The Fine Print
Sen. Orrin Hatch says he’s confident Republicans will win the White House in 2016. And for that, he says, the GOP has President Obama to thank.
“I think President Obama will be one of the reasons,” Hatch said, when asked why he thinks the GOP will win the presidency. “I think the American people have come to the conclusion that all this liberal legislation and stuff really doesn't work.”
Though Hatch, a Utah Republican, calls Obama as a friend, he described his administration in less than friendly terms during an interview with “The Fine Print.”
“I think it's been a pitiful presidency,” Hatch said. “And a lot of it's because he doesn't seem to recognize that there are three branches of government … and that the legislative branch is the most powerful branch, that if he works with it, they have to work with him. If he really leads, we have to work with him. But he hasn't.”
Looking ahead to the next race for the presidency, Hatch said he’d like to see Mitt Romney make a third bid for the White House.
“I'd like to see him very badly run again,” Hatch said. “I think if he did decide to run, this third time, he'd win.”
While Romney has been telling Republican friends and donors that he is seriously weighing another presidential bid in 2016, Hatch also described another likely contender, former Florida Gov. Jeb Bush, as an “outstanding man” with a “conservative record.”
Still, Hatch said he believes Bush has another liability: his last name.
“If he was Jeb Smith or Jeb Brown or whatever, that wouldn't even be a problem,” Hatch said. “I don't think he should be deprived of that opportunity because his name is Bush, nor do I think Hilary should be deprived because her husband was president and her name is Clinton.”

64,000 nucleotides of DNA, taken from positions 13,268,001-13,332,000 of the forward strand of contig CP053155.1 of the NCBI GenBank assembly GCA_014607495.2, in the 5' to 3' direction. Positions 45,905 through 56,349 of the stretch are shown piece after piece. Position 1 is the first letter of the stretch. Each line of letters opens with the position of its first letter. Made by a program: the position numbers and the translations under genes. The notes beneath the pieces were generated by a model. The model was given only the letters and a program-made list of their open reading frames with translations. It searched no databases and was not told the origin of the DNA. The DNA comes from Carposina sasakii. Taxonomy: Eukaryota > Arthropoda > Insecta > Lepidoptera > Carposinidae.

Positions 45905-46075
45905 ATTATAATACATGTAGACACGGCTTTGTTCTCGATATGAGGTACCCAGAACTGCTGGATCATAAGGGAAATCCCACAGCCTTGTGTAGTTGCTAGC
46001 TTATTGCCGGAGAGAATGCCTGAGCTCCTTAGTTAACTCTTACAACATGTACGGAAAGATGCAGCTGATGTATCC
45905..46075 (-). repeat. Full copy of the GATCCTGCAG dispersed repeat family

In the new Congress, Hatch is the longest-serving Republican, which means he also now holds the Constitutional position of Senate president pro tempore. It makes Hatch third in line to the presidency behind Vice President Joe Biden and Speaker John Boehner.
Hatch has also gained some new influence as chairman of the Senate Finance Committee. He said he would like to make some “long overdue” changes to the tax code, which he described as “the most miserable, wretched piece of crap I've ever seen in my life.”
Though Hatch doesn’t expect to accomplish an overhaul of the tax code anytime soon, he does expect that the 114th Congress will be more effective than the last.
It starts with Senate Majority Leader Mitch McConnell’s call for a “responsible governing Republican majority.”
“What he wants to do is call up a bill and then allow for a reasonable amount of amendments,” Hatch said. “We shouldn't be afraid of amendments, and we shouldn't be afraid of debating. And, over the last few years, we really haven't had a chance to debate. So, the real guts of the Senate were really torn down and displayed for all to see as a dysfunctional Senate."
Though Hatch anticipates that there will still be tough debates and heated legislative battles ahead, he is hopeful that, “in the end, the adults will bring about … a compromise.”
For more of the interview with Hatch, including his memories of the late Sen. Ted Kennedy and a discussion about his side job as a song-writer, check out this episode of “The Fine Print.”
ABC News’ Arlette Saenz, Ali Dukakis, Tom Thornton, Wayne Boyd, and Gale Marcus contributed to this episode.